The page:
Tag Archives: logic

Burden of Proof in Healthcare

The burden of proof lies with she who asserts a positive.

One cannot prove the null hypothesis.

With people, the null hypothesis is that we’re innocent. Therefore, people are innocent until proven guilty.

With interventions/therapies/treatments/medicines/surgeries, the null hypothesis is that they’re ineffective and/or unsafe. Therefore, interventions/therapies/treatments/medicines/surgeries are to be treated as ineffective and/or unsafe until proven sufficiently effective and/or safe for public consumption.

For people, that’s why we have a right to a trial before being legally punished.

For interventions/therapies/treatments/medicines/surgeries, that’s why we have scientific randomized controlled clinical trials (which have to be carefully designed, replicable, and use proper active control groups that control for differing expectations, etc.) before recommending wider public use.

In law, anecdotal “evidence” is inadmissible as it is not reliable enough to carry the weight needed to overcome the null hypothesis of innocence and to prove a person guilty.

In science and healthcare, anecdotal “evidence” is similarly inadmissible as it does not meet the experimental standards required to overcome the null hypothesis of ineffective and/or unsafe, and to show that an intervention/therapy/treatment/medicine/surgery is effective and/or safe.

If we are to take ‘first do no harm’ seriously, then interventions that don’t meet these scientific standards should not be tried out on the public — at least not without prior transparent disclosures of their experimental, unsubstantiated, and potentially harmful nature. And, in the unfortunate event that this condition is not met, as soon as we hear of cases in which someone may be harmed, we have a further and more urgent reason to pull the intervention off the market. In the absence of properly controlled rigorous scientific evidence in favor of an intervention, there is insufficient justification to press on with it. If there are people claiming that such an intervention has harmed them, then they ought to be heeded — there’s insufficient valid scientific evidence to justify it; anecdotal evidence in favor of it  doesn’t cut it in the face of people getting hurt. It’s not okay for us to look the other way, ignore the burden of proof, and leave human collateral damage behind.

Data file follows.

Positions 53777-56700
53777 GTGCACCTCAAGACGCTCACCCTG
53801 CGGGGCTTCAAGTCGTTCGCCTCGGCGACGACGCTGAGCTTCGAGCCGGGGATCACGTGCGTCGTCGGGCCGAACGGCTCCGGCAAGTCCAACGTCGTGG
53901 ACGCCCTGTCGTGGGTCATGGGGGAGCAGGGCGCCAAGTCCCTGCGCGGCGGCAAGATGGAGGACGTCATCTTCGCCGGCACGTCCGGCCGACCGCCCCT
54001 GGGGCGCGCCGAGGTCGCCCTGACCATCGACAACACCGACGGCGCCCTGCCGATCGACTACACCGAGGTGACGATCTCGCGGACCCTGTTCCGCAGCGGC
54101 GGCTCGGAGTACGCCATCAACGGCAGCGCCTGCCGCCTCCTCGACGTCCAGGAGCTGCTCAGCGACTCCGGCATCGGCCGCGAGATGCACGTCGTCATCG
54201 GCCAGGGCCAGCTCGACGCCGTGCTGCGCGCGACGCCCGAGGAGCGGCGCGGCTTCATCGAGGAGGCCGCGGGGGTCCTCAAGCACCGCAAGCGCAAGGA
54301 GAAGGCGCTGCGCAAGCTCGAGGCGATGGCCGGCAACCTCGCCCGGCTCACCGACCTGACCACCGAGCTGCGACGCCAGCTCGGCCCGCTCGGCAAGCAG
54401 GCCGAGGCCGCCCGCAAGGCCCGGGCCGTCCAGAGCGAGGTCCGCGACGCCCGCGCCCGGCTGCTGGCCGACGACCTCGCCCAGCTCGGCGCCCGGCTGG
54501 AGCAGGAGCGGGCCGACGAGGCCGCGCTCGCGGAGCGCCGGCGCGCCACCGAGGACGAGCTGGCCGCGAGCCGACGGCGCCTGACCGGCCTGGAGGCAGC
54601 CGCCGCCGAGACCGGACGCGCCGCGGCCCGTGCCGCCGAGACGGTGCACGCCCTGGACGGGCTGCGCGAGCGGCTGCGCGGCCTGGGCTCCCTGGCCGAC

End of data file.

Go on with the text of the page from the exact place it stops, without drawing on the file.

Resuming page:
In a nutshell, the null hypothesis is the default condition, and anecdotes/testimonials do not meet the burden of proof to overcome it. Rather, we need legal trials to show that a person is guilty and properly controlled scientific trials to show that a treatment is effective and/or safe. In the absence of this legally or scientifically admissible evidence, punishing a person or providing a treatment is unjustified, potentially harmful, and ought to be discontinued (or transparently acknowledged to be a risky endeavor).

Further Reading/Viewing:

Video: The Burden of Proof    [highly rated]

Wikipedia: Philosophic Burden of Proof

The Burden of Proof

Burden of Proof

Wikipedia: Anecdotal Evidence

The Role of Anecdotes in Science-Based Medicine

Anecdotes, testimonials and urban legends

Levels of Evidence

Wikipedia: Pseudoscience

Distinguishing Pseudoscience and Science

Quackery: Why Bogus Therapies Often Seem to Work

Quackery: Why Bogus Therapies Seem to Work

Pop Quiz – What can we learn from an intervention study?

Logical Fallacy: Bandwagon

Examples of what can happen when the burden of proof is ignored:

Snake oil, bloodletting, lobotomies …

Psychotherapies that increase trauma …

The Death and Afterlife of Thalidomide

What’s the harm?
368,379 people killed, 306,096 injured and over $2,815,931,000 in economic damages 

Do you have an example of what can happen when the burden of proof is ignored? Please feel free to contact me or leave a comment with a brief description of how your example demonstrates the hazards of ignoring the burden of proof. Thank you!